Did the Giants hurry Sanchez back too soon, desperate to replace the bombing Barry Zito? Do they have any options to turn to? After all the talk of the Giants' needs on offense, will they be combing the waiver wires for a pitcher now?


And now they travel to the hot, steamy southeast, into the true dog days of August. This will be the Giants' gut check, a test of wills. While it would be nice to magically leap forward into September, and the soft schedule that it contains, the Giants won't get off that easy.

Though they've got the last-placed Florida Marlins, currently on a six-game losing streak, starting on Friday, it's hard to put faith in such positive harbingers after seeing what the downtrodden Pirates did to the Giants in their own ballpark.

And then, they've got the hot Atlanta Braves for four games, and they will be eager to show the world champions how much they've improved since the Giants dispatched them in the NL division series.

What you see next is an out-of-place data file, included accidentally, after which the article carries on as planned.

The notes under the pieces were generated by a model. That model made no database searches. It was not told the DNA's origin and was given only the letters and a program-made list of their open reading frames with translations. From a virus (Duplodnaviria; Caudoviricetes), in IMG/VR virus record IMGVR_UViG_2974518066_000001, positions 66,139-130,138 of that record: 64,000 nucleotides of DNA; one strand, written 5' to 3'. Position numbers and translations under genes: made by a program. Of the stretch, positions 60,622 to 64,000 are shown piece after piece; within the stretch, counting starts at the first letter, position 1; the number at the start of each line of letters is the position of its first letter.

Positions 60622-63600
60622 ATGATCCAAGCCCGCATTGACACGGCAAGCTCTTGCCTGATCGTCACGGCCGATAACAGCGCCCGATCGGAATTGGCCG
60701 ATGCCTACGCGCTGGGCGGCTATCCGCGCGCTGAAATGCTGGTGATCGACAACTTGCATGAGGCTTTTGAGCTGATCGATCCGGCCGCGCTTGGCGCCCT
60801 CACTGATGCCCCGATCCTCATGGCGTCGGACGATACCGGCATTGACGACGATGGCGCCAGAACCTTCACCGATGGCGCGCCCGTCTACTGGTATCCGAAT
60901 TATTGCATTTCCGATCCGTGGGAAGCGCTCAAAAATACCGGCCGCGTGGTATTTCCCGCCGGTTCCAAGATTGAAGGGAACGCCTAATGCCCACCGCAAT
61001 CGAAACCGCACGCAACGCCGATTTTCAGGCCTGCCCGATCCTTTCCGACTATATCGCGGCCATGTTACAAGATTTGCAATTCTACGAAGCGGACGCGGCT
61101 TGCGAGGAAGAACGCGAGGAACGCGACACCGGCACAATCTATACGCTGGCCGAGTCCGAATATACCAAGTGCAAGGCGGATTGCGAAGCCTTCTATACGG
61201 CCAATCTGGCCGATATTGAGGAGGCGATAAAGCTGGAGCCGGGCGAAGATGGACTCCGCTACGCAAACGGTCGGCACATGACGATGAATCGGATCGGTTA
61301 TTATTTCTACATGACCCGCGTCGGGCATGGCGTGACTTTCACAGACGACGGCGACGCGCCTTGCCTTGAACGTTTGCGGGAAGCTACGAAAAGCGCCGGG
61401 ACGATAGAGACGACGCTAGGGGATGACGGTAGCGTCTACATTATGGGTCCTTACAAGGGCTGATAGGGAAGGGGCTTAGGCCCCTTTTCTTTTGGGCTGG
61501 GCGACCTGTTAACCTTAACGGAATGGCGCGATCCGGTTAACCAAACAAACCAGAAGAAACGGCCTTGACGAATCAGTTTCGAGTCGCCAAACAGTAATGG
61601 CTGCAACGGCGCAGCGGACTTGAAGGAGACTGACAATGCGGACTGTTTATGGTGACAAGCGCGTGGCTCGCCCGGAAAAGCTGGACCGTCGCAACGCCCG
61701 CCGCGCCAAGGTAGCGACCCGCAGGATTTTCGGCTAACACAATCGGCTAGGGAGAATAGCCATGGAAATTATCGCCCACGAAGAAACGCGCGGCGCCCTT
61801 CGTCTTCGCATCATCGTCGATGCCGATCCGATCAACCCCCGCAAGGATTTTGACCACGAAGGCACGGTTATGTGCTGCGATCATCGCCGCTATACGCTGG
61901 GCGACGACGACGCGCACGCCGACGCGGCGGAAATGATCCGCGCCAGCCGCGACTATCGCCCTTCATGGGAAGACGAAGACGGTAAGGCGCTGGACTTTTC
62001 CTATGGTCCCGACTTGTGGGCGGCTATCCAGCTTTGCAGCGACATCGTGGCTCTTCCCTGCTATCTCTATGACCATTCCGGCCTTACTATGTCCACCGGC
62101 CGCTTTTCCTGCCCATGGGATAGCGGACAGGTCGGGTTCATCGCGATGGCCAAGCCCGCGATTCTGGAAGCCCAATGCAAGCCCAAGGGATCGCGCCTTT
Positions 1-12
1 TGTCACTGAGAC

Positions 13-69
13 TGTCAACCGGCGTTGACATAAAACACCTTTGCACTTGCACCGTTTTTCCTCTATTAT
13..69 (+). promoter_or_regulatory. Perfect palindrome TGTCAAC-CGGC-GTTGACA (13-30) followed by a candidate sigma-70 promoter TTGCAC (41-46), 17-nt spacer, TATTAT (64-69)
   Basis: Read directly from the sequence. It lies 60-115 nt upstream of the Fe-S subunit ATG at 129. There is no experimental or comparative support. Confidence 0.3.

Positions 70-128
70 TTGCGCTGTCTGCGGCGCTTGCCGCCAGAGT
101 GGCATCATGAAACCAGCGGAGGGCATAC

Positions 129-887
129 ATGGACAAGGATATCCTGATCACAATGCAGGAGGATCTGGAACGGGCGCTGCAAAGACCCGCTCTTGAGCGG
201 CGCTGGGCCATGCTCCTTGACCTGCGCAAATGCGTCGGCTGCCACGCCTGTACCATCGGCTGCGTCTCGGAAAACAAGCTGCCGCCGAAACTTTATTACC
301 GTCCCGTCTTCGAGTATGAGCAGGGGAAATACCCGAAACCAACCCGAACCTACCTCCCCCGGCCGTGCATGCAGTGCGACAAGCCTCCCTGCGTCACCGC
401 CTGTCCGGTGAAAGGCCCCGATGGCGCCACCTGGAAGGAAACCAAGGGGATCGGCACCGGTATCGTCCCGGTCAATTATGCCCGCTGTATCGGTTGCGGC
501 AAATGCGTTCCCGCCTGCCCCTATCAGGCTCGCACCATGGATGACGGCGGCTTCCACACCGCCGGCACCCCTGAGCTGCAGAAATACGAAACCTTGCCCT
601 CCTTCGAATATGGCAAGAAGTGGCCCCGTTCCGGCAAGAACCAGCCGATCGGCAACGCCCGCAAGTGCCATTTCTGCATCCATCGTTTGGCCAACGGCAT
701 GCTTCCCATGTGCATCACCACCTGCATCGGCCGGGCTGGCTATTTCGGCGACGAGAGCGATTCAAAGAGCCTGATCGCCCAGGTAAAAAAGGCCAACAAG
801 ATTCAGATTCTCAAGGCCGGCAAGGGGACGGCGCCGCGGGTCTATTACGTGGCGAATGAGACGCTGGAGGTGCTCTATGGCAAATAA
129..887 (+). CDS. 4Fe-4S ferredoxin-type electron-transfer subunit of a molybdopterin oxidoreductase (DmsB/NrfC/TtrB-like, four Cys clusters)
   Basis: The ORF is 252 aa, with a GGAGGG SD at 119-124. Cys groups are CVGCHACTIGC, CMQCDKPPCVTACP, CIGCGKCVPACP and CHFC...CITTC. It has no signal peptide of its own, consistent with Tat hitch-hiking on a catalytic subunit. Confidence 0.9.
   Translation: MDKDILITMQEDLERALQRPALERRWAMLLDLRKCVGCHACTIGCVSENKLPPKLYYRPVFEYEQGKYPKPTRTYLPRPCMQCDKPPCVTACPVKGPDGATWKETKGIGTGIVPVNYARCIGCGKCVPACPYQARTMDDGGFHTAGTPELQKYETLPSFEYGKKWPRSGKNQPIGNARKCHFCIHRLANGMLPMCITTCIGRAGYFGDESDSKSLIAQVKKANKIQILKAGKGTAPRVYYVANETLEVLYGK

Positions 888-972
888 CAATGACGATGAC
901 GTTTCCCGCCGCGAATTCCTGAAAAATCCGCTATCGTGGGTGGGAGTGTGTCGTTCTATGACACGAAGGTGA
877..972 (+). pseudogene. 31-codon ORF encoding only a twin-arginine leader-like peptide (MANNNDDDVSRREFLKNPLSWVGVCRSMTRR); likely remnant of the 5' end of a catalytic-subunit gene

Carlos Beltran is iffy for Friday's series opener with the Florida Marlins, so here's hoping that Nate Schierholtz is healed up. They're going to need a full complement of players, but mostly, they'll need to find their mojo to stand up to the heat of August.

Maybe finding themselves looking up at the newly-christened first-place Arizona Diamondbacks will snap them to attention.


  1. I don't think you can trust either Zito or Sanchez. They are both mental wrecks. We need to call someone fresh and hungry up to give it a go. We need someone who is trying to join a staff, not one desperately trying to hang on.

  2. And make sure it's a right hander. Lefties are more often than not (MadBum being an exception) head cases.